There are 50 types of neurotransmitters in the brain and many subtypes of receptors for them. They’re called endogenous, meaning they come from within. We discovered many of the drugs that impacted the receptors before scientists discovered the endogenous compound that triggers them. When we take the drugs, they bind to receptors in the brain. But those receptors weren’t sitting around waiting for us to ingest drugs, they were working with endogenous compounds already found in the brain.

For opiates, these compounds are often called endorphins, where the endo part comes from the ancient Greek for within. For tetrahydrocannabinol (THC) and cannabidiol (CBD) from cannabis plants, the compounds are endocannabinoids. When we exercise, there’s a significant release of both endorphins and endocannabinoids. Yes: exercise releases internal compounds that bind to both opiate and cannabis receptors. No wonder there’s such a thing as a runner’s high!

Exercise can have both short-term and long-term benefits on mental health as well as physical health. It may be one of the most important components of wellness. Exercise does the mind (and the body) a world of good.


3. Think Positive

You probably know someone who is just immensely grateful all of the time; they see the silver lining in life’s challenges and the beauty in the messy. Whether you’re one of them, or you despise their happy-go-lucky outlook on life, the science is there to prove that positivity – especially radical positivity – can have a positive impact on mental health.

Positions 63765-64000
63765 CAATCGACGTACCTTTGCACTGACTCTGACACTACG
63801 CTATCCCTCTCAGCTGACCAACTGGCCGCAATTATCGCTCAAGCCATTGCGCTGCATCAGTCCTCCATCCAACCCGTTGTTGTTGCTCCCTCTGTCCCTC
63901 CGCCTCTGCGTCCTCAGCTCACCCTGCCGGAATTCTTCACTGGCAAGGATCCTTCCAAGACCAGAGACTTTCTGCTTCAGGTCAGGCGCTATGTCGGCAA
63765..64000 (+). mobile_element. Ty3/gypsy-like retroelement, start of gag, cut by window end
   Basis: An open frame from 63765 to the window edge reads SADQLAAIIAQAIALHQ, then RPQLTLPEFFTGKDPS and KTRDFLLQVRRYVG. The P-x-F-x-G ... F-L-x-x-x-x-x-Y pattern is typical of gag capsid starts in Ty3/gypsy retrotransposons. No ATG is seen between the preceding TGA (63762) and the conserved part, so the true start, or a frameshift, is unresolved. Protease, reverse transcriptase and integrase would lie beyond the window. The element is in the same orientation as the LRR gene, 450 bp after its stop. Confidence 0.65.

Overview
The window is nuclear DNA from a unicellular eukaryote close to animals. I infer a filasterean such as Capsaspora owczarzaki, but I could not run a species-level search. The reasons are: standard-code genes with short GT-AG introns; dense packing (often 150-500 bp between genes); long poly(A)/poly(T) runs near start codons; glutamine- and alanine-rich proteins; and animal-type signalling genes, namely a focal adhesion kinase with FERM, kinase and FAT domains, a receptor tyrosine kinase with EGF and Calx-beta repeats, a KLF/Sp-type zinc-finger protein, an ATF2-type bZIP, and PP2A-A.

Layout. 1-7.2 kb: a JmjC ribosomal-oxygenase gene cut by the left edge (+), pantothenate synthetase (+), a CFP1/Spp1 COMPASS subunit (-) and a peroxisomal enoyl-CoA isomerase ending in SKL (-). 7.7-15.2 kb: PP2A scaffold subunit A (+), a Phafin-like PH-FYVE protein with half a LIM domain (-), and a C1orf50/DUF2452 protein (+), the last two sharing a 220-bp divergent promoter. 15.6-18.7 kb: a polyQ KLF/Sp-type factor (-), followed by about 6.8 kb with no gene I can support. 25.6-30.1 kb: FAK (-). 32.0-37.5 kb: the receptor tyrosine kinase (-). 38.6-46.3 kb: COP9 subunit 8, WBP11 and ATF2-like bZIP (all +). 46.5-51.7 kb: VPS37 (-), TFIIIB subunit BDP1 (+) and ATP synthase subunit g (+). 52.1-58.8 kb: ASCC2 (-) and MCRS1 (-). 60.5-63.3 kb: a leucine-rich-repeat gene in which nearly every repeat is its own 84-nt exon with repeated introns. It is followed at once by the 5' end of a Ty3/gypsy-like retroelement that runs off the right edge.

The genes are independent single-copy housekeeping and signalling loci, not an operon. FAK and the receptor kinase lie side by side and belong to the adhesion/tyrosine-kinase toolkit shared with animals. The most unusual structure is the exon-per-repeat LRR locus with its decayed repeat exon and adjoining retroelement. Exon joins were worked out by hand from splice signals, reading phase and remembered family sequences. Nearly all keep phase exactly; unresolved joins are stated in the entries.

The focus of gratitude and positivity as a means to appreciate what one has in life—as opposed to agonizing over what one does not have—is easier to describe than to achieve. That focus, however, allows people to acknowledge goodness in their lives, to feel more positive emotions, relish good experiences, deal better with adversity, and build strong relationships. Cultivating regular gratitude can go a long way in helping build resilience to life’s challenges.

There is evidence that being around others who have these positive attitudes makes it easier for us to feel more positive ourselves. Of course, the opposite is also true: being around people who are negative will make you feel more negative yourself. But rather you’d like to admit it or not, you already knew that.

Radical positivity is a technique where the goal is to identify a positive in every situation, and then tell somebody about it. This can really help some people, which is why it makes sense that elements are incorporated into therapy programs. We may more easily find ourselves feeling grateful for grand gestures, but the practice is more about learning to appreciate the small, ordinary things that occur in any given day: the sun shining, a warm cup of coffee, or the joy of some puppy love. These snippets of joy can improve one’s overall well-being, shifting the brain from moments of negativity to periods of happiness and optimism.


When life feels out of control, focus on what is within your grasp.


We all carry more power than we know. And with small, but meaningful, shifts in how we care for our physical bodies, how we focus our mindsets and even how we breathe, we may be able to impact our mental health even during unprecedented times. The pandemic doesn’t appear to be leaving our world any time soon … in fact, it’s likely reshaping how we experience things we once took for granted. But instead of dwelling on what we can’t control, this New Year, make a pact with yourself to focus on taking control of the things you can.